FNIDEQ: After years of back-breaking toil, Fatima el Hanani now fears being reduced to struggles in the street because of Morocco’s closure of its border with a Spanish enclave to thousands of “mule women.’’
The impact has been felt on both sides of the frontier, with the Moroccan porters who lugged duty-free Spanish goods left out of work and shops closing as livelihoods dry up for traders.
“They want to turn us into beggars,” says Hanani, who had spent all her working life transporting heavy loads from Ceuta to the town of Fnideq in the North African kingdom.
Like thousands of other Moroccan women — and also men — she would cross every day into the Spanish enclave and come back laden with merchandise for traders.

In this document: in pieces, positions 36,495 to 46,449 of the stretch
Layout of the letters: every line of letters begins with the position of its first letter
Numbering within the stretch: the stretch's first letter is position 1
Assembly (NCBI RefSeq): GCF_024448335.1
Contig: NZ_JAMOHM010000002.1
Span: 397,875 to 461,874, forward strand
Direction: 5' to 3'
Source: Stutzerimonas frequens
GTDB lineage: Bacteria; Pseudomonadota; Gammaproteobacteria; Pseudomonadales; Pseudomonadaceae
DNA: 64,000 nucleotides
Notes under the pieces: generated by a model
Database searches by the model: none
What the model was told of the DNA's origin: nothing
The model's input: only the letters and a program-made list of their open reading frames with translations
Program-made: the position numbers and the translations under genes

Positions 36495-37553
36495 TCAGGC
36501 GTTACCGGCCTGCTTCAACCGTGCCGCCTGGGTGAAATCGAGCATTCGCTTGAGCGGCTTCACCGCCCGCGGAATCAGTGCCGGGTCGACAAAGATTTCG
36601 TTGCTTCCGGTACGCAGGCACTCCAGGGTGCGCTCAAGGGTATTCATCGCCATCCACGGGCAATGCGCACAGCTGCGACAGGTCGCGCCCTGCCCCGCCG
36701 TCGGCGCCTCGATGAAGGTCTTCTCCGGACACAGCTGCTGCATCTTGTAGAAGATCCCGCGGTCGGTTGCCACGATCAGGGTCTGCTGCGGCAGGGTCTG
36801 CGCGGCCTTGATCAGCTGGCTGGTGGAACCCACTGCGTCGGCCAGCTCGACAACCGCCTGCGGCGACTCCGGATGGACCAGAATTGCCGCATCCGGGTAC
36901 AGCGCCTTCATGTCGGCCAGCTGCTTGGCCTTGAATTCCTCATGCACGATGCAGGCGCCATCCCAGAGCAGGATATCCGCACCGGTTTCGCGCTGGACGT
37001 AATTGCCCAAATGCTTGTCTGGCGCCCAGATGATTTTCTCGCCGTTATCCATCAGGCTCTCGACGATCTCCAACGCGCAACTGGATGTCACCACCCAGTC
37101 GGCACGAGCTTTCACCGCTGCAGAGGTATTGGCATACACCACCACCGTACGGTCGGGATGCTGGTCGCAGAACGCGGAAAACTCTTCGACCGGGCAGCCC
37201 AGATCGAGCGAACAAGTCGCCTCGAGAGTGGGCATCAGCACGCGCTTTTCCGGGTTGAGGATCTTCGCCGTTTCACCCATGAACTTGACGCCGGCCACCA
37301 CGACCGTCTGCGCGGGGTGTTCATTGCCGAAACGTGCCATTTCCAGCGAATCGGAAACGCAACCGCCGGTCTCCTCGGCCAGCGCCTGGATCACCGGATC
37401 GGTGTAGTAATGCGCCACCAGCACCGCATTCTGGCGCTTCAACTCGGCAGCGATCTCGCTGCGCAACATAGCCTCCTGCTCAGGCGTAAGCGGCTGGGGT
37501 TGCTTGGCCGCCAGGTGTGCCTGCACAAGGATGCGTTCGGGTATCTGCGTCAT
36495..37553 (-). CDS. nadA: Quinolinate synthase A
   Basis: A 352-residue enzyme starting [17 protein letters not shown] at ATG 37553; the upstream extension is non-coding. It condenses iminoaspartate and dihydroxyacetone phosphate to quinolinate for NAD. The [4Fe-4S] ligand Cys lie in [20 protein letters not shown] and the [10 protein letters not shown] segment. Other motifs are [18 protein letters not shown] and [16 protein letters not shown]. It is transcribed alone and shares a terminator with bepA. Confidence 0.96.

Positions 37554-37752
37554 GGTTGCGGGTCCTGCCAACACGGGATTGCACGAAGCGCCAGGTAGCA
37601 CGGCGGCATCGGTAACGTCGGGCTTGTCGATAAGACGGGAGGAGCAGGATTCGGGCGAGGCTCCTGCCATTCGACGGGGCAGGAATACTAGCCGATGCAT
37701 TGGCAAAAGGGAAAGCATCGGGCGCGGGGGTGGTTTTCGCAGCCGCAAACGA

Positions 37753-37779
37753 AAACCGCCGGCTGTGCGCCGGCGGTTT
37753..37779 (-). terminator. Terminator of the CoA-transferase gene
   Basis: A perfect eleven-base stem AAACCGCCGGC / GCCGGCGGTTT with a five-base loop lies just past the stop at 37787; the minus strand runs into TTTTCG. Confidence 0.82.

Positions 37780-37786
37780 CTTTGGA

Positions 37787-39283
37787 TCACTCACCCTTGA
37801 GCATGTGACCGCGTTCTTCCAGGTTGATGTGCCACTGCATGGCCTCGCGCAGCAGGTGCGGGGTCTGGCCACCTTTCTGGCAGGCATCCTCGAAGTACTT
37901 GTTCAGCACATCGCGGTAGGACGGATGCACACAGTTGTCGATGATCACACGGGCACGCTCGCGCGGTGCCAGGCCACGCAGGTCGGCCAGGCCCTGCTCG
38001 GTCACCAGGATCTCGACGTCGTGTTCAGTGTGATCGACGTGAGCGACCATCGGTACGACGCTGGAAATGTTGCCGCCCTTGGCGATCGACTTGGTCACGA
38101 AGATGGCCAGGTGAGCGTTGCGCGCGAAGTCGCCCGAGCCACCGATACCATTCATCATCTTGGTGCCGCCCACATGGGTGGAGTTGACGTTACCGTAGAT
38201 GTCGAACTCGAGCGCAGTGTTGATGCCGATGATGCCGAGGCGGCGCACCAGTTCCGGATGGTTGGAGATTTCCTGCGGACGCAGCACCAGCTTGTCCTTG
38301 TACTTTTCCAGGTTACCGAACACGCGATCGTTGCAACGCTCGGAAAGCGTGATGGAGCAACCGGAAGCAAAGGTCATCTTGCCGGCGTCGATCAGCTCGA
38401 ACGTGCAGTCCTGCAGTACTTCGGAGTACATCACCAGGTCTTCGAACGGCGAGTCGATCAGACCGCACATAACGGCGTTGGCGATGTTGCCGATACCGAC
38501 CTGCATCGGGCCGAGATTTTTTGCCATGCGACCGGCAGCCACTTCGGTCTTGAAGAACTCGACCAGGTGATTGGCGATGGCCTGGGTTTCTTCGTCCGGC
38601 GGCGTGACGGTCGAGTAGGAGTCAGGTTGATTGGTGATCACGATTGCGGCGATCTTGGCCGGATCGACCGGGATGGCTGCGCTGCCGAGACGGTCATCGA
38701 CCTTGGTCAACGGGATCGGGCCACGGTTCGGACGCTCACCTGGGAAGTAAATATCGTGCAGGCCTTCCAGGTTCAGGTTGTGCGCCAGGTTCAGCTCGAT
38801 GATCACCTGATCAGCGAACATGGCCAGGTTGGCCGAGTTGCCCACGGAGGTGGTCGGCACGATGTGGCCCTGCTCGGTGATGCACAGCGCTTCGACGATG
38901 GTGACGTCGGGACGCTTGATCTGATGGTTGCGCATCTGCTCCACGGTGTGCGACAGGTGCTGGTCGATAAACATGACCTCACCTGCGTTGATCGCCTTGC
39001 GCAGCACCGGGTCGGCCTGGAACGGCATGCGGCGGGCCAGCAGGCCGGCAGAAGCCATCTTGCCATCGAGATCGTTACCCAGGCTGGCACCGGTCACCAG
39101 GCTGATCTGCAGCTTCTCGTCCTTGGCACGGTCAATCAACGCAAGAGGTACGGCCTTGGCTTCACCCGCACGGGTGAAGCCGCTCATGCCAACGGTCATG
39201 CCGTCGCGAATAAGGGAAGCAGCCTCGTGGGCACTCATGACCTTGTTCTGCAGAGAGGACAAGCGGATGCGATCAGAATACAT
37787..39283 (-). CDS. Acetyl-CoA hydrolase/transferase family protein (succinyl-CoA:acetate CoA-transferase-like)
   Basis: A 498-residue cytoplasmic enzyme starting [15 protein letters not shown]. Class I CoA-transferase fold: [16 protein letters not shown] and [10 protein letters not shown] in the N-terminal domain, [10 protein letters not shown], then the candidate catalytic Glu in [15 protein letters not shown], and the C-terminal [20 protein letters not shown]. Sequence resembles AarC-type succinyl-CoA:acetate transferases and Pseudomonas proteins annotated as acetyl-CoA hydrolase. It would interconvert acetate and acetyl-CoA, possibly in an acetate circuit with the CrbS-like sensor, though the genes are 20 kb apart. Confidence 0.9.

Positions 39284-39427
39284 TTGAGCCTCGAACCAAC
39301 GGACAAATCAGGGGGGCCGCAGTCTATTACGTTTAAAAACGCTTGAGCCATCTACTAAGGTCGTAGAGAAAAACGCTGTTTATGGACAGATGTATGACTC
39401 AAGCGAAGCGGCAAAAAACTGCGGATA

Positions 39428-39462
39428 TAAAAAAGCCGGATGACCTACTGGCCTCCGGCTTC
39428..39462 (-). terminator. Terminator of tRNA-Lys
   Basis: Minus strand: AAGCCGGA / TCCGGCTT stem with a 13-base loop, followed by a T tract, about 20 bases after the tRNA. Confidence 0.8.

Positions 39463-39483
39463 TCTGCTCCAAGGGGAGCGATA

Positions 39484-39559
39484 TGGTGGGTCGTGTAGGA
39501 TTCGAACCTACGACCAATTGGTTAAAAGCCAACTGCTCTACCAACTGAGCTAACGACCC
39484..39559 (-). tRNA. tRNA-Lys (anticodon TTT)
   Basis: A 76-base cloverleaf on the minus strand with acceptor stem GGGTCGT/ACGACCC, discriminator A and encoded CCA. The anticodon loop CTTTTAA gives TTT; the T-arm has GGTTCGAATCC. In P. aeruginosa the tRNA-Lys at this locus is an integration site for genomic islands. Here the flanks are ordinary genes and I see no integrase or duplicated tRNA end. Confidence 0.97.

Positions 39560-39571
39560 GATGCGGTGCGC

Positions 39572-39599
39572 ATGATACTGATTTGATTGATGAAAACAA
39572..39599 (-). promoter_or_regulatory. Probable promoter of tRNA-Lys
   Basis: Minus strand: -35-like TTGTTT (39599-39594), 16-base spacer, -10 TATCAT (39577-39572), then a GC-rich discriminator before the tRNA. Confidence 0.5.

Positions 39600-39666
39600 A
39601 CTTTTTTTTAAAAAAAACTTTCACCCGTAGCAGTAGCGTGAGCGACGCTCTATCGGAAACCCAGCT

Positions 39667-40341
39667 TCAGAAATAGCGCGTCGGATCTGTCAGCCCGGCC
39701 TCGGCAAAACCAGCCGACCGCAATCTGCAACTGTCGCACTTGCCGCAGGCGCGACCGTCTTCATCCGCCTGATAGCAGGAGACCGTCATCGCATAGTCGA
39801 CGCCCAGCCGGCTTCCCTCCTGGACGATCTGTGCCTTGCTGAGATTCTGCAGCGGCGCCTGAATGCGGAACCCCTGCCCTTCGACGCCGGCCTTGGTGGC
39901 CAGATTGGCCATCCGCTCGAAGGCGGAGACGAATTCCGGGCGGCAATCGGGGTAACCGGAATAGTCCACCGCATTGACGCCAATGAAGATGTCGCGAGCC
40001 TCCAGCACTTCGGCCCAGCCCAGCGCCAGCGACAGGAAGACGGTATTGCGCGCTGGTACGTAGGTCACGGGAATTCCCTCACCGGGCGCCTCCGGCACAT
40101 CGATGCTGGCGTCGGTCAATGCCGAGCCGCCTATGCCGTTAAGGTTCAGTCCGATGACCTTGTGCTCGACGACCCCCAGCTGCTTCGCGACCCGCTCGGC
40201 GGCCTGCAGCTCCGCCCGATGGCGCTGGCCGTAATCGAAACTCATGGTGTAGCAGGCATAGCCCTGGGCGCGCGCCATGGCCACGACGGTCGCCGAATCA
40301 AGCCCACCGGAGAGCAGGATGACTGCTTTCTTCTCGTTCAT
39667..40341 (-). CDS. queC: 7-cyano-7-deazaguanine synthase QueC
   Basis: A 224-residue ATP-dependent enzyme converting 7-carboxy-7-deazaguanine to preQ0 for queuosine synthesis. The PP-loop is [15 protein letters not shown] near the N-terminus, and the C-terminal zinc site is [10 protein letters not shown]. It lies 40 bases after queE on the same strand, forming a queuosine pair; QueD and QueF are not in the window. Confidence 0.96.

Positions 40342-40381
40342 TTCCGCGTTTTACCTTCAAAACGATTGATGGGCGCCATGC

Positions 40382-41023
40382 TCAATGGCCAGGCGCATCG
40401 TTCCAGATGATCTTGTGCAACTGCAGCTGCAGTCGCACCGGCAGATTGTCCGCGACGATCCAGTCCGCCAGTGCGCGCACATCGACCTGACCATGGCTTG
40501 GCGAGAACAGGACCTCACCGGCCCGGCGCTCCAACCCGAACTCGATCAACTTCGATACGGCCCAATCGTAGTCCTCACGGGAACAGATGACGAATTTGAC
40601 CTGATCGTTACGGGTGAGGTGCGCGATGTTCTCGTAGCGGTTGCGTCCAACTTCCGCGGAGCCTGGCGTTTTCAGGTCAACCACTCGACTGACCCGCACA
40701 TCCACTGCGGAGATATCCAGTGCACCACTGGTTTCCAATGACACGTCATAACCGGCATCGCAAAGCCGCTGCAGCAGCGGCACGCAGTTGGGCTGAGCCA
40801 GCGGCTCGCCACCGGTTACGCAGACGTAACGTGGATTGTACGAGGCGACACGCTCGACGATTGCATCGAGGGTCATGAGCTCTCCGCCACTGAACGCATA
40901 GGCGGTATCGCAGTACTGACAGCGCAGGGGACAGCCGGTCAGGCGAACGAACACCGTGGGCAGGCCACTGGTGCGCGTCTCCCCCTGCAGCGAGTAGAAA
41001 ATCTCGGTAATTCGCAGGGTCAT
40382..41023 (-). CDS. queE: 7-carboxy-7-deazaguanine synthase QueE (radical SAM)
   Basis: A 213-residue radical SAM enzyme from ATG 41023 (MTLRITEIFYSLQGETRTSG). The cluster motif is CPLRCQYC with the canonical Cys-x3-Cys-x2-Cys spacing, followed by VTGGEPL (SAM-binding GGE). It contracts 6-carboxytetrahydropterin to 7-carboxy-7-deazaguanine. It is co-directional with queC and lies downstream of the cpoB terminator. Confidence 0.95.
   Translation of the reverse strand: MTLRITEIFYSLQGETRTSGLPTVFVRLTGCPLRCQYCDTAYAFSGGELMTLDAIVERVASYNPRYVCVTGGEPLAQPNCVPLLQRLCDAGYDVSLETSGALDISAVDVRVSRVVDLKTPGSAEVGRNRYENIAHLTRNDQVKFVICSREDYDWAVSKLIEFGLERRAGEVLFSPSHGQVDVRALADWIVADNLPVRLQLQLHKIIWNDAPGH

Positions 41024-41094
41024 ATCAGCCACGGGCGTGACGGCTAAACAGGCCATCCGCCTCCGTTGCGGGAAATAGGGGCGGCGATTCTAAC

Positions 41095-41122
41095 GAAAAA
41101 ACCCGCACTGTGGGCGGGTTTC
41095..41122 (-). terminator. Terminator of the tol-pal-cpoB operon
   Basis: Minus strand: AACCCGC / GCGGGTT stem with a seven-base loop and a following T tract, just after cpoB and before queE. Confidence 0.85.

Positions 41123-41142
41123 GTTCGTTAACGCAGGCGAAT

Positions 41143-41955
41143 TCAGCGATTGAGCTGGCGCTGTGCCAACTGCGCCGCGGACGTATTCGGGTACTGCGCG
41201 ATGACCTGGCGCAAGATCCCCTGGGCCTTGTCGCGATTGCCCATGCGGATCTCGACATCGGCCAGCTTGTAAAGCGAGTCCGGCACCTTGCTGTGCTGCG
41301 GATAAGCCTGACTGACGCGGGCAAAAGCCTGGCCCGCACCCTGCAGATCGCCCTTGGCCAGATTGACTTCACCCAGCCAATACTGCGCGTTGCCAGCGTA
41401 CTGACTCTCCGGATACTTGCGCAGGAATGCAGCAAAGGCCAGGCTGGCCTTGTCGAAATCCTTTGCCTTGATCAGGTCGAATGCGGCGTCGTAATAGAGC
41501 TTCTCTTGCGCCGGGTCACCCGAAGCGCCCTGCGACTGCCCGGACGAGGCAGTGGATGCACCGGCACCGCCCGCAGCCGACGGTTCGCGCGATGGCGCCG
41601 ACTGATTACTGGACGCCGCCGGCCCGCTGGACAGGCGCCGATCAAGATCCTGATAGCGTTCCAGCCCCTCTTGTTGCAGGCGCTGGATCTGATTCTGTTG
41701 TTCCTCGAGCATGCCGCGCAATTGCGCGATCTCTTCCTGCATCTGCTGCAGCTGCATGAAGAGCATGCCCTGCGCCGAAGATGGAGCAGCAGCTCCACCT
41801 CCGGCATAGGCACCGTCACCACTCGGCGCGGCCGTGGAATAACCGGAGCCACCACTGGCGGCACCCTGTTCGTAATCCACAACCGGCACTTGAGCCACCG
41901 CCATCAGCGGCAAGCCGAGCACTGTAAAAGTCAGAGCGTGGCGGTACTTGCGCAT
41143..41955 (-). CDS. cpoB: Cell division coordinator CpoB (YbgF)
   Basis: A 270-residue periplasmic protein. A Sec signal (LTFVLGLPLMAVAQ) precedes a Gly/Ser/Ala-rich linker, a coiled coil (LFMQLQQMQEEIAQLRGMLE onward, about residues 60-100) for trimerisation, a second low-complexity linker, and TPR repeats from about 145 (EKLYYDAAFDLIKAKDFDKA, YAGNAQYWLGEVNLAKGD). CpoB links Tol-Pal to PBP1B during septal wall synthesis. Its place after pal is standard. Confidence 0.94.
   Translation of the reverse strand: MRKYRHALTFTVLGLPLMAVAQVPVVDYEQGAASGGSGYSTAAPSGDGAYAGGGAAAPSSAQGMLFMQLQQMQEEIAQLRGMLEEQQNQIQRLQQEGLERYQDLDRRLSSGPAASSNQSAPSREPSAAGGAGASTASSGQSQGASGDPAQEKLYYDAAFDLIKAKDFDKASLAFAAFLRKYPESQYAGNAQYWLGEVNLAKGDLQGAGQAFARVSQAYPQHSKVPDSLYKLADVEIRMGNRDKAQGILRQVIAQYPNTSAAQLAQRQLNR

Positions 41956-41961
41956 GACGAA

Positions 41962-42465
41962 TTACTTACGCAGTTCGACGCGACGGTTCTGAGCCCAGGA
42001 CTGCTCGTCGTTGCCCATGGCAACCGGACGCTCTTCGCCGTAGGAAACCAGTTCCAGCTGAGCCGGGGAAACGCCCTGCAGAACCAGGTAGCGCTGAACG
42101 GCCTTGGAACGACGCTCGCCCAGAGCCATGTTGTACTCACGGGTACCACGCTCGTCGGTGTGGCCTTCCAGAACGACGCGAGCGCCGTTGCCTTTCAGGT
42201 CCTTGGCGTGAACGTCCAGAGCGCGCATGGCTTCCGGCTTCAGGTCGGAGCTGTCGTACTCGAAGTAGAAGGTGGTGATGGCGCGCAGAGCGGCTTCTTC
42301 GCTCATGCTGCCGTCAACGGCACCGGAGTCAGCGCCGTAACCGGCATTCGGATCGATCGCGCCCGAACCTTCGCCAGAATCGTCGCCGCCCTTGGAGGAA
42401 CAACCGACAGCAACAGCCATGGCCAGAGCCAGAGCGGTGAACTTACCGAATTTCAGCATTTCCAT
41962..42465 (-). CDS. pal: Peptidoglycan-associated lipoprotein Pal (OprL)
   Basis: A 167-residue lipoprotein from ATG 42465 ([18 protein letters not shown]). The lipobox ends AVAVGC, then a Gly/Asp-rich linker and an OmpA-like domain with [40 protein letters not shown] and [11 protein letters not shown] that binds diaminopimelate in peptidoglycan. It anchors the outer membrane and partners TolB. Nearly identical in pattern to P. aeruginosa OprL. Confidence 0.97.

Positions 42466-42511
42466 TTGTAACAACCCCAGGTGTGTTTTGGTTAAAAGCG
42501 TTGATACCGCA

Goods brought on foot through the crossing on a hill looking over the Mediterranean are not subjected to import duties, unlike those brought by vehicles. But four months ago, Morocco suddenly stopped porters from crossing, in a move aimed at curbing the entry of contraband.
“Business was good before,” says Hanani, who is in her 50s, but now “there is no more work.’’
Nicknamed “mule women”, the Moroccan porters would often be seen bent double, overburdened by goods approaching or exceeding their own bodyweight.
Rights groups repeatedly denounced the work as “humiliating”, saying it was tantamount to trafficking tolerated by the authorities. — AFP